Literally everything she did in Prometheus, as daft as it may have been at the time, has amounted to nothing in the grand scheme of things thanks to this movie. Think Hicks and Newt in Alien 3 and you aren’t far off whats’ gone on. Just to emphasise again: if you are expecting to see any trace of Noomi Rapace in this movie, get ready to be sorely disappointed.
The Greatest Hits
The Alien franchise is littered with memorable deaths and that’s not just restricted to the first two movies – Alien 3 and Alien Resurrection both boast some incredibly gory, elaborate demises that made them patchy but enjoyable entries into the canon.
Unfortunately, Covenant feels more like a greatest hits compilation played at fast-forward, with Scott recreating some of the franchise’s most iconic moments via a new bunch of characters viewers are neither properly introduced to nor care for, speaking of which…
Who just died?
Here’s a challenge for anyone watching Alien: Covenant: Can you name all 15 of the crew members we are introduced to? Because we sure as hell can’t. Now try the same with Alien’s crew of 7? Chances are you could probably say each of their names plus a little on their character. Same with Aliens.
More importantly, when the body count starts to rise in Covenant, you lose track of who is alive and who is dead. It doesn’t exactly help that several characters meet their end in near darkness or are introduced in one scene, only to die in the next.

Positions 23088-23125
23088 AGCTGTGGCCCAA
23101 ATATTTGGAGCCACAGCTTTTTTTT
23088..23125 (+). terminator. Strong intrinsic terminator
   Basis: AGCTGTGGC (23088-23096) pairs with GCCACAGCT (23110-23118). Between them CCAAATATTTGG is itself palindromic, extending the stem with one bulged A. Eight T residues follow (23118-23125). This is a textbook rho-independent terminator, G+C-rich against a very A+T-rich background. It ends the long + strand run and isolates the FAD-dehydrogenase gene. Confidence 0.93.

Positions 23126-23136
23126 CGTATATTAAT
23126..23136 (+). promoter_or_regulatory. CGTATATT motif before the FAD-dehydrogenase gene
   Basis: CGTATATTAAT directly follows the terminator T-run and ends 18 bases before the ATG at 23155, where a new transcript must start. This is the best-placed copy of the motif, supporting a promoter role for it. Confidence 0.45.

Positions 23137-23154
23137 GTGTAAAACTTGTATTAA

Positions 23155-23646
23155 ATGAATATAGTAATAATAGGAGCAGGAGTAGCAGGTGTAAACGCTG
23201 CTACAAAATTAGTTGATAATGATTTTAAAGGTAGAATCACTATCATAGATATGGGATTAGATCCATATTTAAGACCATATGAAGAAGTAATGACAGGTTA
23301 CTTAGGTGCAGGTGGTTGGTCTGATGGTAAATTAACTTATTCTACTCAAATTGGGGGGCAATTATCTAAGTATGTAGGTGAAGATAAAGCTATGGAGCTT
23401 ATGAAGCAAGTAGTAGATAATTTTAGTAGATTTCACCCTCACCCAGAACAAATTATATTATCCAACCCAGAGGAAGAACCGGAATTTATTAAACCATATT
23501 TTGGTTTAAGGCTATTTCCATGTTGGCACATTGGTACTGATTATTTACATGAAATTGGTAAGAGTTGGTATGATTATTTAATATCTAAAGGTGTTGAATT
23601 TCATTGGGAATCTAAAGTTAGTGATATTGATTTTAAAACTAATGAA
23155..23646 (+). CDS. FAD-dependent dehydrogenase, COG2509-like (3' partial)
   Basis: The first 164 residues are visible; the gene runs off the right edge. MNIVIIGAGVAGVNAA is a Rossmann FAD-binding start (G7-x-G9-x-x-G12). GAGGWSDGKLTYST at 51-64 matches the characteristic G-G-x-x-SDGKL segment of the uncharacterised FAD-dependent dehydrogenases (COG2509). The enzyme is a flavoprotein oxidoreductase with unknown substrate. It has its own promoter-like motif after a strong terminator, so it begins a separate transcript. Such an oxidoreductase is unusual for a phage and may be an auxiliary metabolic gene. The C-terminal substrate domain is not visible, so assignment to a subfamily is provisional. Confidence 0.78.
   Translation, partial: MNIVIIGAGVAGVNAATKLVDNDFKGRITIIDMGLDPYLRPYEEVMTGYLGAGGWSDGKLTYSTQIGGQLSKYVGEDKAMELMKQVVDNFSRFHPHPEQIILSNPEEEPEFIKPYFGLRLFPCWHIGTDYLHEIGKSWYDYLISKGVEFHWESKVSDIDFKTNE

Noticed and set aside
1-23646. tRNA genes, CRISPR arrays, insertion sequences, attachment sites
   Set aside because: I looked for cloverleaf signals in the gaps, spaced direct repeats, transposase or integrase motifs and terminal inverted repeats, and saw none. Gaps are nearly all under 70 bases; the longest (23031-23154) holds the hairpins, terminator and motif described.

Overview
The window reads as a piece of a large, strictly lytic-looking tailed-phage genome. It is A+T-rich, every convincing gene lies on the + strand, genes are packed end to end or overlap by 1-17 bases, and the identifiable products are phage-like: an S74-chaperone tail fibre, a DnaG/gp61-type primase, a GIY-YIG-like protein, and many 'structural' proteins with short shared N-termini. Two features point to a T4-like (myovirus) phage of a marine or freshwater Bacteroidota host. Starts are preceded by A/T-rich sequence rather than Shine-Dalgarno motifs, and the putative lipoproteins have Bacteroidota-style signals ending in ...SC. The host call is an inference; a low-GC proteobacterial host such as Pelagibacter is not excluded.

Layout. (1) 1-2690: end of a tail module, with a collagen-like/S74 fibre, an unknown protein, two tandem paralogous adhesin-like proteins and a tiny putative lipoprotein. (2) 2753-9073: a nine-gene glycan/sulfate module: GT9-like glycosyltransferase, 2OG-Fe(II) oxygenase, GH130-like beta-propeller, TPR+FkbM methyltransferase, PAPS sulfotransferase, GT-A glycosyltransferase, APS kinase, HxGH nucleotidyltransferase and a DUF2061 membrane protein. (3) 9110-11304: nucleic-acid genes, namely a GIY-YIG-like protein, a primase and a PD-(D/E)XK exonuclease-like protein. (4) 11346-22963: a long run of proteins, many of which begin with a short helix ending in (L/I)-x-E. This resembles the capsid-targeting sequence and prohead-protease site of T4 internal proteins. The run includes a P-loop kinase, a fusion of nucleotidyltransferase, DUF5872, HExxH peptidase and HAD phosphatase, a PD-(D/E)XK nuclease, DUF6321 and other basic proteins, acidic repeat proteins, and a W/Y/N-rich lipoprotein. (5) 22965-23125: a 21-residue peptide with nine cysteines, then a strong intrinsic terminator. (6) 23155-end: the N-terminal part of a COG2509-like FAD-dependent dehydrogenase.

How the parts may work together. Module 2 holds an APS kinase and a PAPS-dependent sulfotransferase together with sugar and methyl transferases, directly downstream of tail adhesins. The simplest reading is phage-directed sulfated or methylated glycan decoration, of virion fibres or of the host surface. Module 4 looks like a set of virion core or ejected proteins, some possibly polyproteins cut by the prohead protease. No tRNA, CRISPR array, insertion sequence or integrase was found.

Don’t get us wrong, there are some decent turns with Katerine Waterston, Demian Bichir, Billy Crudup and, most surprisingly of all, Danny McBride doing some fine things. Other than that, though, it’s a blur of bodies akin to most of the deaths from Jurassic World. Yeah, loaded hated that too.
Shiny new Aliens
Many of the headlines ahead of the release of the movie focused on the new look Aliens. But again, that detracts from what made the original films so good.
The look of the original Xenomorph was perfect – a beautifully terrifying beast that ranked among the most iconic in cinematic history. As the Nightmare On Elm Street remake proved, you shouldn’t mess with the look of your movie monster. In doing so here, Scott and the makers of Covenant find a way to make the Xenomorphs look less scary and a whole lot less believable.
Skewed Logic At Every Turn
It soon becomes apparent in Alien: Covenant that very little of anything makes logical sense. Why would a colony ship risk everything to go and investigate some mysterious planet? Why would a character go off and investigate something on his own on strange, unexplored terrain? Who is designing these defective robots?
There’s also the logic of the Xenomorphs themselves. It’s moved from characters simply being infected by face-huggers, to breathing in magic alien dust – a leftover element of Prometheus. Then there’s the face-huggers themselves, which no longer take hours to impregnate then kill their prey but mere minutes – basically whatever suits the patchy script.
Then there’s the ending, which is beyond problematic in terms of time frame and logic without giving away too many spoilers. One thing is for sure: you’ll be screaming inside, for much of the film’s two-plus hour running time.
Alien: Covenant is in cinemas this Friday. There is no post-credits scene.